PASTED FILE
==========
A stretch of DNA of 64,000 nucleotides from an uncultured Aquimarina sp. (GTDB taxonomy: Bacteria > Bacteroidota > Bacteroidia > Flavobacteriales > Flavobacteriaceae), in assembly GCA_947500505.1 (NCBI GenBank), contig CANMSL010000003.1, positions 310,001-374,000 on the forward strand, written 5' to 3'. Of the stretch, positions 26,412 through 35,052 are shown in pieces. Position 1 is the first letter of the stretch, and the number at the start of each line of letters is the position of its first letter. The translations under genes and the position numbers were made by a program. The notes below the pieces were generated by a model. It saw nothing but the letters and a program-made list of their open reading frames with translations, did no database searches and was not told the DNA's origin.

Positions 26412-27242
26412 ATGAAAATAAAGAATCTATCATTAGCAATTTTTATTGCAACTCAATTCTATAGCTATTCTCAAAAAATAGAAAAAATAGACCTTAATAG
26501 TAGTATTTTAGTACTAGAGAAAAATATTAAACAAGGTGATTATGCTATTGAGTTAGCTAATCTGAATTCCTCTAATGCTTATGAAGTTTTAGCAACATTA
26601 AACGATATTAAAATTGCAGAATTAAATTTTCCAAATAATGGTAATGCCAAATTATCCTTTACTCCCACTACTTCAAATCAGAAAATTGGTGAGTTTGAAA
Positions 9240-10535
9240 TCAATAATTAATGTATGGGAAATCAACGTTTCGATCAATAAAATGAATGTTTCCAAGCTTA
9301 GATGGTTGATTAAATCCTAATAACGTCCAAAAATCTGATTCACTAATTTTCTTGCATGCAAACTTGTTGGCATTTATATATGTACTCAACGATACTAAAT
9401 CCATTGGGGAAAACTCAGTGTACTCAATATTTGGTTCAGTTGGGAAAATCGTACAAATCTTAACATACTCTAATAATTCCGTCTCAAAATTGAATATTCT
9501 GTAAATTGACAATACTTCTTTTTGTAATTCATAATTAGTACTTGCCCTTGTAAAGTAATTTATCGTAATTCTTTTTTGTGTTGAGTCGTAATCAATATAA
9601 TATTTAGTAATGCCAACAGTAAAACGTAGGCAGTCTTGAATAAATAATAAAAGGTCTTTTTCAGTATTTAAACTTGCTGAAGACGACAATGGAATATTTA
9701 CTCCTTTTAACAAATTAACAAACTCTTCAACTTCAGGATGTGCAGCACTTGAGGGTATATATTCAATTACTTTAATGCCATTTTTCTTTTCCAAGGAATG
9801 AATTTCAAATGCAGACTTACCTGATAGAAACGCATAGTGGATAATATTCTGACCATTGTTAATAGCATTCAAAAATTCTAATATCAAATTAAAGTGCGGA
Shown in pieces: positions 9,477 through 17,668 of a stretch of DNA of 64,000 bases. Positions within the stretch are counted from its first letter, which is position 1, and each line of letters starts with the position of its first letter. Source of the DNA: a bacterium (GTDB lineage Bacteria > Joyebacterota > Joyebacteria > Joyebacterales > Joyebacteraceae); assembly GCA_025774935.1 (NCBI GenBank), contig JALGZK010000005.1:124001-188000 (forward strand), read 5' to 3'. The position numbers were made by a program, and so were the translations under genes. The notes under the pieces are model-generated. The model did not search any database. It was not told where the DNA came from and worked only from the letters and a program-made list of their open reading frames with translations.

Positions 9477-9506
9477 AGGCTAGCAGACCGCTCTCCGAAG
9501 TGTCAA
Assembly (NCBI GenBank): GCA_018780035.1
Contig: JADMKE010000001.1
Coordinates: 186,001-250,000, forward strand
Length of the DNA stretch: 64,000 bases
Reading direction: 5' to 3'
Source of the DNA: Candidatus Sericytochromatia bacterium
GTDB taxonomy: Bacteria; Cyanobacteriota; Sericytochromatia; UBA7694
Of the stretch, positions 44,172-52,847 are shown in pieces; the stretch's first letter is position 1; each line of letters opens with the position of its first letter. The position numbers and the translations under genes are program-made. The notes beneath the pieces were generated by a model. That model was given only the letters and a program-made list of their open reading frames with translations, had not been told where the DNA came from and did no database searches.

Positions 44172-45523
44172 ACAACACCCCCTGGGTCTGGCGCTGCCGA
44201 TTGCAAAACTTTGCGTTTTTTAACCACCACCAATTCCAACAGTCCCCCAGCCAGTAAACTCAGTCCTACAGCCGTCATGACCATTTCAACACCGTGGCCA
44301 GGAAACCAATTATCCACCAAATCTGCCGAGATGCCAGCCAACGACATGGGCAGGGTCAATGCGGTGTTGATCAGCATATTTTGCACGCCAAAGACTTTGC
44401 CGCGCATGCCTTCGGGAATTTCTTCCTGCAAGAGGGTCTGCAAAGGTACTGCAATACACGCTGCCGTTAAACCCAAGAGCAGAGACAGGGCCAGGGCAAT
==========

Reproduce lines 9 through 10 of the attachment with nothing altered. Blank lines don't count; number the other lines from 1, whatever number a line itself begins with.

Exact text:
9401 CCATTGGGGAAAACTCAGTGTACTCAATATTTGGTTCAGTTGGGAAAATCGTACAAATCTTAACATACTCTAATAATTCCGTCTCAAAATTGAATATTCT
9501 GTAAATTGACAATACTTCTTTTTGTAATTCATAATTAGTACTTGCCCTTGTAAAGTAATTTATCGTAATTCTTTTTTGTGTTGAGTCGTAATCAATATAA